Quantitative vs. Fundamental Analysis in Institutional Money Management: Where's the Beef?

Posted: 22 May 2019

See all articles by Russell B. Gregory-Allen

Russell B. Gregory-Allen

Massey University - Department of Commerce

Hany A. Shawky

State University of New York at Albany - School of Business and Center for Institutional Investment Management

Jeffrey Scott Stangl

Massey University - School of Economics and Finance

Date Written: April 3, 2009

Abstract

In the money management industry, there is a "quiet" controversy over who does a better job, Traditional Managers (Fundamentalists), or Quantitative Managers. This issue has been examined by Gruber (1996), and Pastor and Stambaugh (2003) and more recently by Zhao (2006) and Wermers, Yao and Zhao (2007) using mutual fund portfolios. We reexamine this issue using the Plan Sponsor Network Database (PSN), a survivorship free database, which reports on how managers actually manage investment portfolios with respect to both style and types of stock selection methods used. Our empirical results indicate that when examining performance purely attributable to the use of a distinct Primary Investment Process, only the Fundamental approach is shown to significantly add value. However, when examining marginal performance of a Secondary Process, over and above a Primary approach, no process adds value, and in fact some detract.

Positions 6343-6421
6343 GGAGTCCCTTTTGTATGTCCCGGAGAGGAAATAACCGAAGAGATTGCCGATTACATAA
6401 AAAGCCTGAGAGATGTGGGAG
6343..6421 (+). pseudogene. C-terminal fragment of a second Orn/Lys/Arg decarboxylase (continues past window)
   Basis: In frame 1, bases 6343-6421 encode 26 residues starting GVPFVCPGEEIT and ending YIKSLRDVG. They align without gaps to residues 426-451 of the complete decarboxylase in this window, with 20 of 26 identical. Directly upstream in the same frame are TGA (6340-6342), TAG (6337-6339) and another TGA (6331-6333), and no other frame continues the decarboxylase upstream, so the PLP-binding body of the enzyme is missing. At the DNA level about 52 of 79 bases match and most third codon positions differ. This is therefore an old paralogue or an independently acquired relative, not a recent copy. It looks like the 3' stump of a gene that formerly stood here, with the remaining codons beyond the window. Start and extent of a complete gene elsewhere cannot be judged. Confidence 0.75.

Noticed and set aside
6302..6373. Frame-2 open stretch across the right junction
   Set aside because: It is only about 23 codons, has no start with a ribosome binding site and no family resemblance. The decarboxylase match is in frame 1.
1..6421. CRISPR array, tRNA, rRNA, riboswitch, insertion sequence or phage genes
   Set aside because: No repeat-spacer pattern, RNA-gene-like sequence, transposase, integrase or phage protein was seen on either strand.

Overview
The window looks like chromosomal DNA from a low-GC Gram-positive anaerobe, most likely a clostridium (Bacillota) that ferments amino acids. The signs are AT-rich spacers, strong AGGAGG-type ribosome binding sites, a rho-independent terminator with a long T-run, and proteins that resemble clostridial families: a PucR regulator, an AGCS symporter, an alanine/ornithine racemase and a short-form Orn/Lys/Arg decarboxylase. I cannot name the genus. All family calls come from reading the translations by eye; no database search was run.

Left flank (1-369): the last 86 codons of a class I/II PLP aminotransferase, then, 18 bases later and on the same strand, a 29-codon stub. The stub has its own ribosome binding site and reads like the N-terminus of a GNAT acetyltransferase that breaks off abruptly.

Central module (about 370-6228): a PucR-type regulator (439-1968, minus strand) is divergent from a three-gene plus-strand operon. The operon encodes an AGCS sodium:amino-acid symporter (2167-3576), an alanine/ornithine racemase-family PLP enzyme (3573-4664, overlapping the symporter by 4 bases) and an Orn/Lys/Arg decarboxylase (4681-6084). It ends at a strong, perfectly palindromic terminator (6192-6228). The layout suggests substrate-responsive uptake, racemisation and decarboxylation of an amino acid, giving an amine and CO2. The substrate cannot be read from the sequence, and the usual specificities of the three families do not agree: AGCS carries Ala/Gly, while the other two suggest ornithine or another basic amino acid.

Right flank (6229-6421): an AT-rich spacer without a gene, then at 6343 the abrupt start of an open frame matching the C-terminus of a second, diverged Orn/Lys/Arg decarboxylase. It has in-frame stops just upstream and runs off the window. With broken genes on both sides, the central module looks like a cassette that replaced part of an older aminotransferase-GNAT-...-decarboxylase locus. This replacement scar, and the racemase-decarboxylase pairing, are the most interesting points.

Keywords: Mutual Funds, Quantitative, Fundamental

JEL Classification: G11, G12, G23

Suggested Citation

Gregory-Allen, Russell B. and Shawky, Hany A. and Stangl, Jeffrey Scott, Quantitative vs. Fundamental Analysis in Institutional Money Management: Where's the Beef? (April 3, 2009). https://doi.org/10.3905/JOI.2009.18.4.042. Available at SSRN: https://ssrn.com/abstract=1269715 or http://dx.doi.org/10.2139/ssrn.1269715

Russell B. Gregory-Allen (Contact Author)

Massey University - Department of Commerce ( email )

Auckland
New Zealand

Hany A. Shawky

State University of New York at Albany - School of Business and Center for Institutional Investment Management ( email )

School of Business
1400 Washington Ave.
Albany, NY 12222
United States
518-442-4921 (Phone)
518-442-3944 (Fax)

Jeffrey Scott Stangl

Massey University - School of Economics and Finance ( email )

Auckland
New Zealand
+64 414 0800 (9487) (Phone)

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